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GRID Supported Peripheral List

GRID Supported Peripheral List

Codemasters published the list of compatible controllers for their upcoming new GRID racing game for the Xbox One, PlayStation 4, and PC.

Codemasters promised fears racing on four continents, in different game modes such as Circuit, Street Racing, Oval, Hot Laps, Point-to-Point, and World Time Attack.

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The Dubai Autodrome is coming To RaceRoom Racing Experience

The Dubai Autodrome is coming To RaceRoom Racing Experience

Sector3 Studios officially announced that the Dubai Autodrome is coming to the RaceRoom Racing Experience title. As the preview screenshots reveal, we can expect an up to date high-quality track recreation of the famous UAE endurance track. 

At the time of writing, no official release date was mentioned, but when Sector3 Studios says ‘very soon’  they usually mean very soon.

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Porsche 911 GT3 Cup For rFactor 2 Released

Porsche 911 GT3 Cup For rFactor 2 Released

Great times for rFactor 2 fans. After yesterdays release of the awesome Nürburgring Nordschleife track, Studio 397 now released the Porsche 911 GT3 Cup car which is the perfect weapon to attack the Green Hell.

The new Porsche 911 GT3 Cup car for rFactor 2 is available via the dedicated Steam page for a very modest 4,99€.

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Introducing the Gran Turismo Sport September Update

Introducing the Gran Turismo Sport September Update

Polyphony Digital has deployed the latest free update for Gran Turismo Sport. The v1.45 update introduces four new cars, wet conditions on the Tokyo Expressway track, and more.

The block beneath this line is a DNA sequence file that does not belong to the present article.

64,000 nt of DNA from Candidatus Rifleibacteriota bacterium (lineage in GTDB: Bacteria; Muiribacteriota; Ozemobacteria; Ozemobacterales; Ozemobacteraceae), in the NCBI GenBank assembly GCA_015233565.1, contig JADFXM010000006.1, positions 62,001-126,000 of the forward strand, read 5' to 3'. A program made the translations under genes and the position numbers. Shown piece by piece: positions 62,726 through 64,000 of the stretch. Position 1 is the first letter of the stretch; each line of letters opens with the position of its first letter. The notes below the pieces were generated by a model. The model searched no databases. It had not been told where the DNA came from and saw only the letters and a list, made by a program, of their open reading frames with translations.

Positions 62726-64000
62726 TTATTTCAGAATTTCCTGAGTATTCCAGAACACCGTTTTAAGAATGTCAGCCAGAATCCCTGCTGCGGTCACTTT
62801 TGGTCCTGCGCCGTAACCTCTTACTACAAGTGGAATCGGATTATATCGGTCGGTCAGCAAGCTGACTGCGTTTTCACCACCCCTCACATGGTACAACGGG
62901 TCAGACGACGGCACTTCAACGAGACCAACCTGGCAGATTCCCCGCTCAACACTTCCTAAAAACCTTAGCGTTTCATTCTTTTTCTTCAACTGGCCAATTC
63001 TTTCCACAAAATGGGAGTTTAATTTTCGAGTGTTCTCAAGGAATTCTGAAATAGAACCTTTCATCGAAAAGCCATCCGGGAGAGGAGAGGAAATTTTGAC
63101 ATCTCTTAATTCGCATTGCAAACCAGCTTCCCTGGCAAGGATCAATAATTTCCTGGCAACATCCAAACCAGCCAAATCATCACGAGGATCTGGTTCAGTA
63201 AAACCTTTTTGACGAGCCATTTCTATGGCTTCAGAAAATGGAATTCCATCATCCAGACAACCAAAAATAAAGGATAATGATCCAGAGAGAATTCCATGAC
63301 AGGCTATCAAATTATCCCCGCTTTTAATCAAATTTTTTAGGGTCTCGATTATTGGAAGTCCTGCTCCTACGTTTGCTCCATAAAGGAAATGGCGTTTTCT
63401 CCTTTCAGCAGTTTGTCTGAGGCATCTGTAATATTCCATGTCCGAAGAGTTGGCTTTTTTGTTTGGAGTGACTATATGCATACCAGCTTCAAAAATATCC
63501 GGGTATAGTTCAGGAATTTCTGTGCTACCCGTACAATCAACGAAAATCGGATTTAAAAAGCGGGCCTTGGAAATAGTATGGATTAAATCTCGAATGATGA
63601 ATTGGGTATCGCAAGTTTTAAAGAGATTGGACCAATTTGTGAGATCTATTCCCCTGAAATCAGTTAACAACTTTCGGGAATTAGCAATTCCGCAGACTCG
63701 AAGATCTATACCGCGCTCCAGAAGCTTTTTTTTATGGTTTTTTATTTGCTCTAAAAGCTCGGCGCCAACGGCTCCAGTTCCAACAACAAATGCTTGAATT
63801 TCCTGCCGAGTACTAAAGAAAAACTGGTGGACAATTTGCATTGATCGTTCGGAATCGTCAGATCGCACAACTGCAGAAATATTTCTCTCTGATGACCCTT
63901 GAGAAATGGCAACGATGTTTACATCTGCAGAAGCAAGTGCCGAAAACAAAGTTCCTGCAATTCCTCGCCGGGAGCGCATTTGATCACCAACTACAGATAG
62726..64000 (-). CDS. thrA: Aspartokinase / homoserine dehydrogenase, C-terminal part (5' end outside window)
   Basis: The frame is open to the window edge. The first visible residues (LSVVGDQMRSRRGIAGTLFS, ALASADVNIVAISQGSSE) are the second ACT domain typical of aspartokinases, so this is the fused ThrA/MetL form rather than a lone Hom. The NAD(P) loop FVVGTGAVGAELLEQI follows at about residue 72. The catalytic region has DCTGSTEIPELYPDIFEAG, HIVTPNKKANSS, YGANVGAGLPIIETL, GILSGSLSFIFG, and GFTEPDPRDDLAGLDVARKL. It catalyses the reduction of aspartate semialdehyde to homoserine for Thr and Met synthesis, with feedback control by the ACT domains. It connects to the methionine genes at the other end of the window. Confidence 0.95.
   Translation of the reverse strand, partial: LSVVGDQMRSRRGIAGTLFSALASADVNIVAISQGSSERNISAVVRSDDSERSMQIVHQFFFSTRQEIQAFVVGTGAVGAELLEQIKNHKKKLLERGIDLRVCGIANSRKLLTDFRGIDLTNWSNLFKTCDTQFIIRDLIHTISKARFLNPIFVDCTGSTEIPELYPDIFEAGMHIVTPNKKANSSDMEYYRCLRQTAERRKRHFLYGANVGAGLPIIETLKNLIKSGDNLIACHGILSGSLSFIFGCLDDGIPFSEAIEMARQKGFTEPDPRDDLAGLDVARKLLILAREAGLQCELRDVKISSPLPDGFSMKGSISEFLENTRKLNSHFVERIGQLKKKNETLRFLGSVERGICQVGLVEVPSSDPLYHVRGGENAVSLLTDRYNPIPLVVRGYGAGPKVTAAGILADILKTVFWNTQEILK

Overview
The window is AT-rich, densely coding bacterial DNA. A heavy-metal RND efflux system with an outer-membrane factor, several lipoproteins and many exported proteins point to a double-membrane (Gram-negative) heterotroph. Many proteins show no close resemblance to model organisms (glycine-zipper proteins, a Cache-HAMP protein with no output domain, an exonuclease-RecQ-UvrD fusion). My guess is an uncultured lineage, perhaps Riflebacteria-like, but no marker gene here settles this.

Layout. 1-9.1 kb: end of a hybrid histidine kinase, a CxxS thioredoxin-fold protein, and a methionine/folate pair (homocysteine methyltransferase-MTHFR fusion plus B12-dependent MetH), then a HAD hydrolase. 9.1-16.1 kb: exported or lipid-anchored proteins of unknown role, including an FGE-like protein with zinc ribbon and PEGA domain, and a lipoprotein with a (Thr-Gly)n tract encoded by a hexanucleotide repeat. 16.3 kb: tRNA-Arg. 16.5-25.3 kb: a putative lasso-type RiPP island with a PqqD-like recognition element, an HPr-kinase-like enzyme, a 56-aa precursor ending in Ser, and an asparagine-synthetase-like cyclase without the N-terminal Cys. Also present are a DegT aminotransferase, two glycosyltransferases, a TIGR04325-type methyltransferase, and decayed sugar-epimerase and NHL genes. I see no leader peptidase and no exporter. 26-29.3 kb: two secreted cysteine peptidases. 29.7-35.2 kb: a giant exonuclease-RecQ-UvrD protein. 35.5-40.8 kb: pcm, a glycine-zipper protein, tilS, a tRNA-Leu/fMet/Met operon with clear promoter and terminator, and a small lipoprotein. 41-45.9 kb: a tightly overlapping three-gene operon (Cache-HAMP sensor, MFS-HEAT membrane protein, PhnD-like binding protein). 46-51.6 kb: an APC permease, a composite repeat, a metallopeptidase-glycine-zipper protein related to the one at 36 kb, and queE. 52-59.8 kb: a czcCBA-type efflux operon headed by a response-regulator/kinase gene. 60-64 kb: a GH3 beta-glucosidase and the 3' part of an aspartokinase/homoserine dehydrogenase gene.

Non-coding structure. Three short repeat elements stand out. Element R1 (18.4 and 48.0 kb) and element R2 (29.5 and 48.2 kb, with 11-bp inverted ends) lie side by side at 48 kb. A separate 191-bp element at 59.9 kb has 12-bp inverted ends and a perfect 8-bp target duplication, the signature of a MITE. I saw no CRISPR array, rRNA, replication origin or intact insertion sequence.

Features:
1. Four new vehicles, including classic Chevrolets and 1970’s sports cars, join the lineup.

Chevrolet Corvette Stingray Racer Concept ’59 (Gr.

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Nürburgring Nordschleife For rFactor 2 Released

Nürburgring Nordschleife For rFactor 2 Released

As expected after yesterdays promising teaser screenshot, Studio 397 has now released the highly anticipated Nürburgring Nordschleife track for the rFactor 2 racing simulator.

The new Nürburgring Nordschleife track for the rFactor 2 is available via the dedicated Steam page for 11,99€.

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Studio 397 Is Getting Ready To Release The Nordschleife For rFactor 2

Studio 397 Is Getting Ready To Release The Nordschleife For rFactor 2

It becomes clear that Studio 397 is getting ready to release the highly anticipated Nürburgring Nordschleife track for the rFactor 2 racing simulator.

A few days ago, Studio 397 posted a screenshot stating they were counting the days. However, the latest screenshot makes it clear they are now counting the hours.

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Ascher Racing F64-USB Wheel Review